Should You Make A Mistake In Your Journal?

When you make a mistake it can be really frustrating.

Having something you really care about, that you use over a long period of time, get screwed up.

It can be as simple as you smearing some ink, or even accidentally ripping your journals binding.

Especially when you start getting artistic with it, and that pretty spread is all of the sudden marred by a misplaced speck of ink.

You know what a really fun concept is though?

Failing Faster

This is a concept typically used in project development, especially in the realm of software and games. The idea is very simple:

The further along in development a mistake is made, the more expensive it is to fix it.

The key take away here is understanding that creatives and project developers aim to make mistakes as soon as possible.

In short, they become good at making mistakes. But even more important, they become really good at learning from them.

I have a friend who really enjoys watercolor, reason being that she sees mistakes in a different light than most people I know.

She says that watercolor is a very difficult medium because it’s very unforgiving, that when you make a mistake there is no covering it up, all you can do is work with it.

She compares it to life, and sees life as a single canvas you are always painting on, but can never swap out or replace.

We’re going to make mistakes anyways, how can we make them our friends?

Making Mistakes Eloquently

Making mistakes well is a learned skill, and one that can be safely practiced in a journal.

Let’s take a moment however to define what a mistake is, which I’ll simply pull from Google.


  1. an action or judgment that is misguided or wrong. “coming here was a mistake”

This definition is direct enough, but we can do better!

This definition implies that if something is “misguided”, then something can be “guided”. But how do you guide something?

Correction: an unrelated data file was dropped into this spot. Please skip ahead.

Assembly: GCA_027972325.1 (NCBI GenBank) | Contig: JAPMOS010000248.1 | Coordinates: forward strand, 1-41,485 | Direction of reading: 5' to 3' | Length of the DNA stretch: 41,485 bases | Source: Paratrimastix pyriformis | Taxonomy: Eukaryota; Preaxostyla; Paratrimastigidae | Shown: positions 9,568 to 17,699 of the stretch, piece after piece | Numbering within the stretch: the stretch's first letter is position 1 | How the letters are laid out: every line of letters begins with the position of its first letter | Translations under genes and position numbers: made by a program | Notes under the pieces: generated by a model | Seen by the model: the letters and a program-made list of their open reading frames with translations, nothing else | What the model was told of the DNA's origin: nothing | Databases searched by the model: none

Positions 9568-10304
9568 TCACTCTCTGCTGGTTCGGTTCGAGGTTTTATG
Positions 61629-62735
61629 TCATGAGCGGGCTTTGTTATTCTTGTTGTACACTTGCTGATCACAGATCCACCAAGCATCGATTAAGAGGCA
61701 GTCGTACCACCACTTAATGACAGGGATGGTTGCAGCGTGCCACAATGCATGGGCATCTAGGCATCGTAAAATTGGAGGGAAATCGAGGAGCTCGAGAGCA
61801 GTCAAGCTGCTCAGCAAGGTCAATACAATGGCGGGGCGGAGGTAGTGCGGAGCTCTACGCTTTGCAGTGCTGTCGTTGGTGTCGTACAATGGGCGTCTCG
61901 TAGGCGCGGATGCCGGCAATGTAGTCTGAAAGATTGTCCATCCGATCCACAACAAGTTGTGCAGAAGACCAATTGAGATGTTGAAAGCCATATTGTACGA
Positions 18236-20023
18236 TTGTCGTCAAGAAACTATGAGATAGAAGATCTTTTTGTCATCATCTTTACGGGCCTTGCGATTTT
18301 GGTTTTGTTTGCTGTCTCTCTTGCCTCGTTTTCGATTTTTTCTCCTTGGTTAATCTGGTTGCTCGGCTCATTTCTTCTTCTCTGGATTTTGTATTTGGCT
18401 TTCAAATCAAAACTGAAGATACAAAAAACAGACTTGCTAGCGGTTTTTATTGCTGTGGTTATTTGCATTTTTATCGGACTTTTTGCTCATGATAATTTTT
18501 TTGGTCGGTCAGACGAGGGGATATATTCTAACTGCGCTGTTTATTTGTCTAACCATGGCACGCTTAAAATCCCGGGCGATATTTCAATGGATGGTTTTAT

It’s simple, you have to have something to guide yourself to.

You have to become absolutely clear about the result you’re looking for. Then you decide whether the action is helping you achieve that result… or not.

If you’re not clear about what your result is everything is a mistake. You don’t have any guidelines or criteria to check your actions against!

If you haven’t already, dedicate a page in your journal to writing about what you want from it.

Once decided, every day you can evaluate your actions in your journal and decide whether or not what you’ve done correlates with what you want from it.

You can track this using a daily prompt such as what I learned today.

So next time you mar your journal, make sure to ask yourself this simple question: Does this “mistake” really affect what I want to get out of my journal?

If not, you can rest easy knowing that you did not lose progress that day.

That does it for today’s post, if you haven’t already be sure to check out the prompt database for new and interesting prompts to check out.

Don’t let your mistakes hold you back, there’s a world of value you can bring not only in spite of, but because of those mistakes.

Take care!


Goal Setting Using The Inbetween Method

Having a goal is very important.